I’m writing a new column for the online component of excellent games magazine Kill Screen.
It’s called The Game Design of Everyday Things, and is about the ways that the ways we interact with objects, spaces, and activities in the everyday world can inform the way we design games.
Which is, you know, a big topic, but one that pretty much encompasses lots of my interests and work to date. I think it’s going to cover some nice ideas in the coming weeks and months.
I’ve started by looking at that fundamental of electronic games: buttons.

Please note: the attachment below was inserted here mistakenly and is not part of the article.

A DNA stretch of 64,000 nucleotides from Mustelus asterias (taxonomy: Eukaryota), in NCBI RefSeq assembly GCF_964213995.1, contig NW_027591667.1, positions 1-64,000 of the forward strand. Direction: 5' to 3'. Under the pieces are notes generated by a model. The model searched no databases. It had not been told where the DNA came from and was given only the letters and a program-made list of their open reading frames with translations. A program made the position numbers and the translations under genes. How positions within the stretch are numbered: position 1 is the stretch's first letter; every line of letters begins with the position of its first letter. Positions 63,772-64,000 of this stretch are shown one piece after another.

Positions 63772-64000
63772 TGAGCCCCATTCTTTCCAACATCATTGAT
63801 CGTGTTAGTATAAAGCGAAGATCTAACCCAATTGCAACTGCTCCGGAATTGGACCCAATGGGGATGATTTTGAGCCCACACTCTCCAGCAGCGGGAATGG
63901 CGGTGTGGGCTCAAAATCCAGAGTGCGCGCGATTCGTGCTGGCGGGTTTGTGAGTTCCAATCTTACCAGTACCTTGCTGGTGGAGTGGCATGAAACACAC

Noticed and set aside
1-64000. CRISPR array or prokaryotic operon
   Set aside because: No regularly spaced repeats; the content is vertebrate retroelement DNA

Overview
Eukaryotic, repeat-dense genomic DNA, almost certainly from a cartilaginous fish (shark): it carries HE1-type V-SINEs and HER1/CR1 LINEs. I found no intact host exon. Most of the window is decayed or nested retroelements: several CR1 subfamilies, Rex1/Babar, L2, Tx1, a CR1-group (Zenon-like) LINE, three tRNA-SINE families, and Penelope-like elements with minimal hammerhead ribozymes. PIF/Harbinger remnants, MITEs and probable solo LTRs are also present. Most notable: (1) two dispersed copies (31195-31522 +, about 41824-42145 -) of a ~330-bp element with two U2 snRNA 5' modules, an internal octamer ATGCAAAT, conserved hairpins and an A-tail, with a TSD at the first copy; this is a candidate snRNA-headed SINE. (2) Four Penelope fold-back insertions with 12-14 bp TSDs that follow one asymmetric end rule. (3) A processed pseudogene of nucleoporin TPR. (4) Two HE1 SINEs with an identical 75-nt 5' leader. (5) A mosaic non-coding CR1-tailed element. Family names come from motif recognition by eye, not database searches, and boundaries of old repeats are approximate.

Every morning, I push the STOP button on the handrail of a number 63 bus. It tells the driver I want to get off at the next stop.
I’m very fond of the button. It immediately radiates robustness: chunky yellow plastic on the red handrail. The command, STOP, is written in white capitals on red. There’s a depression to place my thumb into, with the raised pips of a Braille letter “S” to emphasize its intent for the partially sighted. When pushed, the button gives a quarter-inch of travel before stopping, with no trace of springiness; a dull mechanical ting rings out, and the driver pulls over at the next stop.
It’s immediately clear what to do with this button, and what the outcome of pushing it will be. It makes its usage and intent obvious.
This is a good button.